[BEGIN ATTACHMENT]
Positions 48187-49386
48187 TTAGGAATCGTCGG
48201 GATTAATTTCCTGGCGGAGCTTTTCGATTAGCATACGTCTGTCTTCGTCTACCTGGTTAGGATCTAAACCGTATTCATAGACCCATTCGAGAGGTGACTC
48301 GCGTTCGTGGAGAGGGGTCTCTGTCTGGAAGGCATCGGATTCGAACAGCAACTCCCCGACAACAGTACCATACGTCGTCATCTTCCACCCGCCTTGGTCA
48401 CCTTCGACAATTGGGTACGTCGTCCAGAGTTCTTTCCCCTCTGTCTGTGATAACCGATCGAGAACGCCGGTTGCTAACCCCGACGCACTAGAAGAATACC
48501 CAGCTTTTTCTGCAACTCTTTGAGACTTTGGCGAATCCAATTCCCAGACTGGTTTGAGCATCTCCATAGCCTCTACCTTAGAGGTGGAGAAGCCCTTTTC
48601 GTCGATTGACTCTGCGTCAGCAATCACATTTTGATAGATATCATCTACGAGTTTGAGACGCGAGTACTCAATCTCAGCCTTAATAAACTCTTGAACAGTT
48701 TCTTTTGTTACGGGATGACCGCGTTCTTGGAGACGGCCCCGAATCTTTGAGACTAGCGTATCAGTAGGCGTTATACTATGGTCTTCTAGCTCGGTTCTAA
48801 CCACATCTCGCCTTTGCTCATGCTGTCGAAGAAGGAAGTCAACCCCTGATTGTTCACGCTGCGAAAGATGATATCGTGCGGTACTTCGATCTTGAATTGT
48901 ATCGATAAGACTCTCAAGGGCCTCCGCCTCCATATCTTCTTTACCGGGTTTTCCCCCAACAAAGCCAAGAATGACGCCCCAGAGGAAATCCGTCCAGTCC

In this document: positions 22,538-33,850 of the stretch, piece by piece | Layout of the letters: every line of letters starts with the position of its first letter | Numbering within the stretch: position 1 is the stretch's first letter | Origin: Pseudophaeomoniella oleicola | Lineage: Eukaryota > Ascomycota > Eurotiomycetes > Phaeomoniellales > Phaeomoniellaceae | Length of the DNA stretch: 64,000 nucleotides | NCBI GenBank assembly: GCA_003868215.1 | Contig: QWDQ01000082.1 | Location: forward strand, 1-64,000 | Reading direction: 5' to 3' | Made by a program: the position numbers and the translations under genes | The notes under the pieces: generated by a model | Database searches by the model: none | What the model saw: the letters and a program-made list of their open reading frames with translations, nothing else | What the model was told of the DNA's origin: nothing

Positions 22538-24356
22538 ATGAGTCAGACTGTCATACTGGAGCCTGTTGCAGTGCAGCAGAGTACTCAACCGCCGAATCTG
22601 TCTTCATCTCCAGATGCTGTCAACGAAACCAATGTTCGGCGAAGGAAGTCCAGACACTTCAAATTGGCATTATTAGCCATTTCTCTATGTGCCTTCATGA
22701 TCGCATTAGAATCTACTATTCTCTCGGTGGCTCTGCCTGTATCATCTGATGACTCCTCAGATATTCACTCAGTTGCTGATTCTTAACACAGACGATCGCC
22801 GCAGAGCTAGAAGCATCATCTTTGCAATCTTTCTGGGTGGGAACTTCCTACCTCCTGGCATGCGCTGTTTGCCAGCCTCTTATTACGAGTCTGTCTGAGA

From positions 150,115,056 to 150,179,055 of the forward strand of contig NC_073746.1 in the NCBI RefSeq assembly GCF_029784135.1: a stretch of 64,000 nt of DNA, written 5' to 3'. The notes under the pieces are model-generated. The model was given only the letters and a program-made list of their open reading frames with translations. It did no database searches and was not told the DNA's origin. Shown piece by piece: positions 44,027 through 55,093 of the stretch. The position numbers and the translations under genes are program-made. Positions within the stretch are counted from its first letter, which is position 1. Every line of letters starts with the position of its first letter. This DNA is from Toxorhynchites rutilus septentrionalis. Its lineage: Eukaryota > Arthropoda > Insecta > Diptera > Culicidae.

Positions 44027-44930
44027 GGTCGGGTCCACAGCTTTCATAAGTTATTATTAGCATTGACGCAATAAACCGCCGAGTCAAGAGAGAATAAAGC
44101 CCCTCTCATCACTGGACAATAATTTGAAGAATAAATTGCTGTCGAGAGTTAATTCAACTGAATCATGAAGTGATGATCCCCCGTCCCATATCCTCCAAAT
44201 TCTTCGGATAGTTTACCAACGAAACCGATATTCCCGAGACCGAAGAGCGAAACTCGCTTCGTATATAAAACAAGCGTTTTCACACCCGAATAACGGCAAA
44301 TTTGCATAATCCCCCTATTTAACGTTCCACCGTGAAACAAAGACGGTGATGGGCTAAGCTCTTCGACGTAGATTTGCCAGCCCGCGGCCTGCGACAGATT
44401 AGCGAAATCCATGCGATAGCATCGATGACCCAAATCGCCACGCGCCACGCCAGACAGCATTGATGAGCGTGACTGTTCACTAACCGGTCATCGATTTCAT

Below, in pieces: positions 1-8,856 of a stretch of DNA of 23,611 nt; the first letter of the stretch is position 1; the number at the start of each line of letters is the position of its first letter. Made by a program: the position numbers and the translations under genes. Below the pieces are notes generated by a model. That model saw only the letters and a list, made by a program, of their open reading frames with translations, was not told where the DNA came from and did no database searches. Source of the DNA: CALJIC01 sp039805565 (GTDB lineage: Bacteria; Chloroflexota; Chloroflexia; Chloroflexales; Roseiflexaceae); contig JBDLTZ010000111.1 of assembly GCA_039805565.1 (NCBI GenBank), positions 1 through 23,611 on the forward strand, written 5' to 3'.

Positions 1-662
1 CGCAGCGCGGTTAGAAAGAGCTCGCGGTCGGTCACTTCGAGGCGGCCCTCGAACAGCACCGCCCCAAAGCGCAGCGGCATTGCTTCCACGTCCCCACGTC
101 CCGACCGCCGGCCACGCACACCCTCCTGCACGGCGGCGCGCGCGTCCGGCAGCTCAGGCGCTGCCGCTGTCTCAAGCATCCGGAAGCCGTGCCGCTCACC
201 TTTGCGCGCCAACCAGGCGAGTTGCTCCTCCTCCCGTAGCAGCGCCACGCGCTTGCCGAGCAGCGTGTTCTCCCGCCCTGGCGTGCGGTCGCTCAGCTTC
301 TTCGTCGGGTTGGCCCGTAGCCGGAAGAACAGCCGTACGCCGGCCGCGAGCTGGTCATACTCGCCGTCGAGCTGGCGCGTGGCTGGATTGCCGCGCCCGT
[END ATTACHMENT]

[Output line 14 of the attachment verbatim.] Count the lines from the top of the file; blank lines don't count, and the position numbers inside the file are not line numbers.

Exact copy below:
22601 TCTTCATCTCCAGATGCTGTCAACGAAACCAATGTTCGGCGAAGGAAGTCCAGACACTTCAAATTGGCATTATTAGCCATTTCTCTATGTGCCTTCATGA